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|Title: ||Fault Detection and Identification in Computer Networks: A soft Computing Approach|
|Authors: ||Mohamed, Abduljalil|
|Keywords: ||Fault Detection|
|Approved Date: ||7-Jan-2010 |
|Date Submitted: ||2009 |
|Abstract: ||Governmental and private institutions rely heavily on reliable computer networks for
their everyday business transactions. The downtime of their infrastructure networks may result in millions of dollars in cost. Fault management systems are used to keep today’s complex networks running without significant downtime cost, either by using active techniques or passive techniques. Active techniques impose excessive management traffic, whereas passive techniques often ignore uncertainty inherent in network alarms,leading to unreliable fault identification performance. In this research work, new
algorithms are proposed for both types of techniques so as address these handicaps.
Active techniques use probing technology so that the managed network can be tested periodically and suspected malfunctioning nodes can be effectively identified and
isolated. However, the diagnosing probes introduce extra management traffic and storage space. To address this issue, two new CSP (Constraint Satisfaction Problem)-based algorithms are proposed to minimize management traffic, while effectively maintain the same diagnostic power of the available probes. The first algorithm is based on the standard CSP formulation which aims at reducing the available dependency matrix significantly as means to reducing the number of probes. The obtained probe set is used for fault detection and fault identification. The second algorithm is a fuzzy CSP-based algorithm. This proposed algorithm is adaptive algorithm in the sense that an initial reduced fault detection probe set is utilized to determine the minimum set of probes used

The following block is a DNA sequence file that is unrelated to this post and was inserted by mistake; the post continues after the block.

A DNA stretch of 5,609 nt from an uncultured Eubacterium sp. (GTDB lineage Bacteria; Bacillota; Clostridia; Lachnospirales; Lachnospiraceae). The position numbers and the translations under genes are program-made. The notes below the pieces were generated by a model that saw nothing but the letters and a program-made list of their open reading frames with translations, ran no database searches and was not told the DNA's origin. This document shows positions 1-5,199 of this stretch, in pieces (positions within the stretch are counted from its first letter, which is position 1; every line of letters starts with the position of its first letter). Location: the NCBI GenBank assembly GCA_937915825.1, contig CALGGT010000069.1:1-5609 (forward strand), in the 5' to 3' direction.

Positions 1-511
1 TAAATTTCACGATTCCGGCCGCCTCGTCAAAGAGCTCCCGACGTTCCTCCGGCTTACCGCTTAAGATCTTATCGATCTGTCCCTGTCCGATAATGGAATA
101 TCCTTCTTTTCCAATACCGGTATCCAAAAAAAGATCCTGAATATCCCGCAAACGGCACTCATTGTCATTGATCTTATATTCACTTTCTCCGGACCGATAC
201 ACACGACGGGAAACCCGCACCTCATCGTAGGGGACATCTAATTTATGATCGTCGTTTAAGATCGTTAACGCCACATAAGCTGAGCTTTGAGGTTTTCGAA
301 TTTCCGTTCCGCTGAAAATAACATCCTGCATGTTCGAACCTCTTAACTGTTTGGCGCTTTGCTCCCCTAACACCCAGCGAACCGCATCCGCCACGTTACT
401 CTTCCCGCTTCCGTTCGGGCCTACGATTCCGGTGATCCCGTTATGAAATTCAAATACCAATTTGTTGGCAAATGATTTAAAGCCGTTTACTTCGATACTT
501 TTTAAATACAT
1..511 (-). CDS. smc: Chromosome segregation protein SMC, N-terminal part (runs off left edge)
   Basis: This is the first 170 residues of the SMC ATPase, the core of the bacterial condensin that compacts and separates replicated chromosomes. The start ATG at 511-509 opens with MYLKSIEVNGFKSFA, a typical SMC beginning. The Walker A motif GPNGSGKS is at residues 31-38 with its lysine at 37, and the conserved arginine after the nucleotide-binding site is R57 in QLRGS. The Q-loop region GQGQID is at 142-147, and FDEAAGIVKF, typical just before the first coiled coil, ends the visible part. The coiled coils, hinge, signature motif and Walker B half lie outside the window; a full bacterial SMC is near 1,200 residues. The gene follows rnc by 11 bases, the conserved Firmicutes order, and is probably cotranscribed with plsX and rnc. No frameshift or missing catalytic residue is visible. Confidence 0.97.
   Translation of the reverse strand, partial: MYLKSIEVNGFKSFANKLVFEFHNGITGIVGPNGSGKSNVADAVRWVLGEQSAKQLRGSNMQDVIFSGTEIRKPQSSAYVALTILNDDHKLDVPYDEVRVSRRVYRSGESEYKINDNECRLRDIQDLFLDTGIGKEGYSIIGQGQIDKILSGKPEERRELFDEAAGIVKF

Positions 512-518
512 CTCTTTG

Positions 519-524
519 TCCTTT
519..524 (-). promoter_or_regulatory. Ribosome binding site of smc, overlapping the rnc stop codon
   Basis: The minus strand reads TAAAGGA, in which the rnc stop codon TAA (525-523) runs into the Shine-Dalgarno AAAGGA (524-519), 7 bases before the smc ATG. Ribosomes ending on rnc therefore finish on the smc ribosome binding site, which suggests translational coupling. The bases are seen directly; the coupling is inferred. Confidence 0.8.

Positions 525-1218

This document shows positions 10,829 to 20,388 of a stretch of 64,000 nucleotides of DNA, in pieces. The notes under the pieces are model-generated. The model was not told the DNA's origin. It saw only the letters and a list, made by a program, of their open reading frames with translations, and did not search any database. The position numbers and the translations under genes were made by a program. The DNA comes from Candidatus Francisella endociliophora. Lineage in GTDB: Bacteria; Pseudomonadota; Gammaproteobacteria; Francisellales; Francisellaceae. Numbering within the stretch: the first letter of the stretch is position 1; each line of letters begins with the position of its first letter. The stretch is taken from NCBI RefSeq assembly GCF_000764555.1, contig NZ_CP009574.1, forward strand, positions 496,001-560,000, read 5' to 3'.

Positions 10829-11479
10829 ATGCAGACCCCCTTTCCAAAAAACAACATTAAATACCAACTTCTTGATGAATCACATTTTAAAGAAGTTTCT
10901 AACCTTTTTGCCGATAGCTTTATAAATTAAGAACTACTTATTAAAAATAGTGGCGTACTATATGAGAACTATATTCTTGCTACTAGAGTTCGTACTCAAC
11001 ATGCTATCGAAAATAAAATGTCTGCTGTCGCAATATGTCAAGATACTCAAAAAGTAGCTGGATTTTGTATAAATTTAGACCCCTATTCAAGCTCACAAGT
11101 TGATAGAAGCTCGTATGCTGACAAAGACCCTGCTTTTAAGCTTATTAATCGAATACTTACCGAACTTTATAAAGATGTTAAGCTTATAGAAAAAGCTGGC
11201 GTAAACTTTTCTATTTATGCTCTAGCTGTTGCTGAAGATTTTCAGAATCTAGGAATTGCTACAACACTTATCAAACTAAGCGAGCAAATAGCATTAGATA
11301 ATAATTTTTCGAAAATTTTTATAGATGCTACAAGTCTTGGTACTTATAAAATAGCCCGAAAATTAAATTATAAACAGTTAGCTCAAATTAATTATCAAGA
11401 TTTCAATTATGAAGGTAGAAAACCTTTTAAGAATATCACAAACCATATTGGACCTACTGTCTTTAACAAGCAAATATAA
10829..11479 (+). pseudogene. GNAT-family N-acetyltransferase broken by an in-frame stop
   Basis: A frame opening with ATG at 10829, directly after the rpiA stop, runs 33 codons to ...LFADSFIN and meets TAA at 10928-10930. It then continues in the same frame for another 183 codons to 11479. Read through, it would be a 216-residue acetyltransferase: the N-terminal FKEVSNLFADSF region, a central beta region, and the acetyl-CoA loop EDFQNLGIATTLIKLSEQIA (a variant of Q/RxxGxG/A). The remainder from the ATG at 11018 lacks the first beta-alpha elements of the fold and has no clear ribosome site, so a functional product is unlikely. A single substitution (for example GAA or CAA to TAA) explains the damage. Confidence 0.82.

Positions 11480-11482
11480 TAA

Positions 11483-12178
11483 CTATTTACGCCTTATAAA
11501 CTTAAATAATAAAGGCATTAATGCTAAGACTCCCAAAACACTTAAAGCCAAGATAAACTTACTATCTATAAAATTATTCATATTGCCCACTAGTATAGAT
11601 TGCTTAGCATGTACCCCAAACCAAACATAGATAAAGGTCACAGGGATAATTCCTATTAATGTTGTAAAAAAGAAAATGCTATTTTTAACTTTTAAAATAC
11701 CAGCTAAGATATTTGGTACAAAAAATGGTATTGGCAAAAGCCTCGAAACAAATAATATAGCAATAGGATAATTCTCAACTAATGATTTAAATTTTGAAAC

for fault identification. Based on the extensive experiments conducted in this research both algorithms have demonstrated advantages over existing methods in terms of the overall management traffic needed to successfully monitor the targeted network system.
Passive techniques employ alarms emitted by network entities. However, the fault
evidence provided by these alarms can be ambiguous, inconsistent, incomplete, and
random. To address these limitations, alarms are correlated using a distributed Dempster-Shafer Evidence Theory (DSET) framework, in which the managed network is divided into a cluster of disjoint management domains. Each domain is assigned an Intelligent Agent for collecting and analyzing the alarms generated within that domain. These agents are coordinated by a single higher level entity, i.e., an agent manager that combines the partial views of these agents into a global one. Each agent employs DSET-based algorithm that utilizes the probabilistic knowledge encoded in the available fault propagation model to construct a local composite alarm. The Dempster‘s rule of combination is then used by the agent manager to correlate these local composite alarms.
Furthermore, an adaptive fuzzy DSET-based algorithm is proposed to utilize the fuzzy
information provided by the observed cluster of alarms so as to accurately identify the malfunctioning network entities. In this way, inconsistency among the alarms is removed by weighing each received alarm against the others, while randomness and ambiguity of the fault evidence are addressed within soft computing framework. The effectiveness of
this framework has been investigated based on extensive experiments.
The proposed fault management system is able to detect malfunctioning behavior
in the managed network with considerably less management traffic. Moreover, it
effectively manages the uncertainty property intrinsically contained in network alarms,thereby reducing its negative impact and significantly improving the overall performance of the fault management system.|
|Program: ||System Design Engineering|
|Department: ||Systems Design Engineering|
|Degree: ||Doctor of Philosophy|
|Appears in Collections:||Faculty of Engineering Theses and Dissertations |
Electronic Theses and Dissertations (UW)
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